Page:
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Question:

From Arizona, USA:

I have had type 1 diabetes for about two years, and after a year and a half my complaining about stomach pains my doctor checked for celiac disease. The test was higher than it should be, and I was sent to a gastroenterologist who did a scope and recently diagnosed acid reflux for which I now take medication. He did say that I don't currently have celiac disease but that I will probably develop it in a few years, and I was put on a gluten-free diet.

Is acid reflux common in people with diabetes? Can they tell if I will eventually develop celiac disease? A year ago, I had my appendix removed so could that have triggered something? I read that surgery can trigger celiac disease, is that true?

Answer:

I think that a biopsy is required to diagnose celiac disease, and one cannot tell by simply "just looking." Also, not all people with people with type 1 diabetes develop celiac disease. Therefore, based on your description, I do not feel that a "prophylactic" gluten free diet is justified. You should speak to the gastroenterologist and the other physicians involved in your care to confirm whether or not biopsies during the endoscopic procedure confirmed changes (or not) of celiac disease.

I am not aware that previous abdominal surgery triggers celiac disease or acid reflux disease. Acid reflux disease has been associated with a type of bacteria, however, called H. Pylorii.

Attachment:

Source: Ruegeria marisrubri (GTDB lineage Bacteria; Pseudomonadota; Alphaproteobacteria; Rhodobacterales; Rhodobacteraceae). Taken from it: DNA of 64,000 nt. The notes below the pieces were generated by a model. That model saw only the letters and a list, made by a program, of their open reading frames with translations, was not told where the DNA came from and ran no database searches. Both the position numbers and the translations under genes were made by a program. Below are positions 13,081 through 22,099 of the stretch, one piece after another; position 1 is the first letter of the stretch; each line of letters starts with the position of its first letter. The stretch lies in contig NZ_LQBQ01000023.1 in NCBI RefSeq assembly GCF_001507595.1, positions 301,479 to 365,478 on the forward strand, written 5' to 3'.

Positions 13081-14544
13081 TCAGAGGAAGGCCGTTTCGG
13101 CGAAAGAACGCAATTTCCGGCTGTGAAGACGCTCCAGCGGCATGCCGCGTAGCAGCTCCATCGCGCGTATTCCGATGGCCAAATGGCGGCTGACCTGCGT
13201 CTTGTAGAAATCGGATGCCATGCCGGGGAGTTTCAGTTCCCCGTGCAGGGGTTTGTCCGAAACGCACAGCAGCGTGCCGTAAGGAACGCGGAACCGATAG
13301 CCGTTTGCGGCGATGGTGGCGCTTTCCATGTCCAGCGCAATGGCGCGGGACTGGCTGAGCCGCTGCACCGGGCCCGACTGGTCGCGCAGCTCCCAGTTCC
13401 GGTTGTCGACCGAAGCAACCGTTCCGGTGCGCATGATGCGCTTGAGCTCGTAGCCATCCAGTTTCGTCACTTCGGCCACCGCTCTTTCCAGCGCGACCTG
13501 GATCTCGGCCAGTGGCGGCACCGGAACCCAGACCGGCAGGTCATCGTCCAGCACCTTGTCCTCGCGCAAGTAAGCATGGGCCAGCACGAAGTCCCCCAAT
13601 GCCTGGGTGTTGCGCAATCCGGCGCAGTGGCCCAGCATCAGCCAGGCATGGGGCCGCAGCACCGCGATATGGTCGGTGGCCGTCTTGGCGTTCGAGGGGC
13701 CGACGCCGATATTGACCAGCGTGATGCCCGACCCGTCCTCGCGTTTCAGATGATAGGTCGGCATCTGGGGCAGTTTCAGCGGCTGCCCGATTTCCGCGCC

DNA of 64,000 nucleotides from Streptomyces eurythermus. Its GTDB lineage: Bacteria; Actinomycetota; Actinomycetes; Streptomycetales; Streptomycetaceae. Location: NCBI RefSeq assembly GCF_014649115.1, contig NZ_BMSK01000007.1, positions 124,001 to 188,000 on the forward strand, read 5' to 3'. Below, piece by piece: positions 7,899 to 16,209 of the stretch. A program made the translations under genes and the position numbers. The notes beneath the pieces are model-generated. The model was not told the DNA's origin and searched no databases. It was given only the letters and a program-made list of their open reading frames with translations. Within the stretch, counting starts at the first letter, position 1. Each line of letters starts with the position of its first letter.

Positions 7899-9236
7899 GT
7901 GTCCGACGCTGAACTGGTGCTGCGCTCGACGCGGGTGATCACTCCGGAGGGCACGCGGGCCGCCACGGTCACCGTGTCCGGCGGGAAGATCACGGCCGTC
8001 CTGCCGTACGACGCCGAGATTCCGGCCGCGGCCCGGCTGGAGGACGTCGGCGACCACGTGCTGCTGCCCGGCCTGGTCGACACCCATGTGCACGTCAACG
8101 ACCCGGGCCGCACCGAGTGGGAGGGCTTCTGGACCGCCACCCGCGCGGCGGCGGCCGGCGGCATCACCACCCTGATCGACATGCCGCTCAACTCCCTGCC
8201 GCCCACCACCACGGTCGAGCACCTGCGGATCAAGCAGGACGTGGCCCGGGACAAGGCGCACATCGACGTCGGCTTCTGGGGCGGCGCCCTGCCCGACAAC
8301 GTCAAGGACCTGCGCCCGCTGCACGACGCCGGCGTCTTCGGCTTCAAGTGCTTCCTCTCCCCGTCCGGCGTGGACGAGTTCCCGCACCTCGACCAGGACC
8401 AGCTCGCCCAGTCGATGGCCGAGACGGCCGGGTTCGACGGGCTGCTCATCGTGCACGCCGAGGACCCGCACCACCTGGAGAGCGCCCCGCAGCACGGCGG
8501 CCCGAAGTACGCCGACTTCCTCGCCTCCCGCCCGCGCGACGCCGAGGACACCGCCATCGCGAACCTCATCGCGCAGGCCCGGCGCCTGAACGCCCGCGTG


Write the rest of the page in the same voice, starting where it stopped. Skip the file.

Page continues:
DS

Additional comments from Dr. Donough O'Brien:

An appendectomy does not lead to celiac disease. Type I diabetes is a disorder of the immune system, and, in about 10% of cases, is linked to celiac disease which is also an autoimmune problem in what is now Autoimmune Polyglandular Syndrome Type II. Hypothyroidism is an even more common component of this disorder, and you should talk to your doctor about a TSH test for this.

In your case, I imagine that your blood test was positive for anti-glutamyl transferase antibodies, the specific test for celiac disease, but that the duodenal biopsy was still negative. In a sense therefore, you already have celiac disease in its very earliest form, and your doctor was right to put you on a gluten free diet firstly because this will prevent further problems in your upper small intestine but also because there is some evidence that even though the diet may be a nuisance it also prevents a certain kind of intestinal cancer called a lymphoma.

DOB

DTQ-20021216220054
Original posting 29 Apr 2003
Posted to Other Illnesses

  
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Last Updated: Tuesday April 06, 2010 15:09:46
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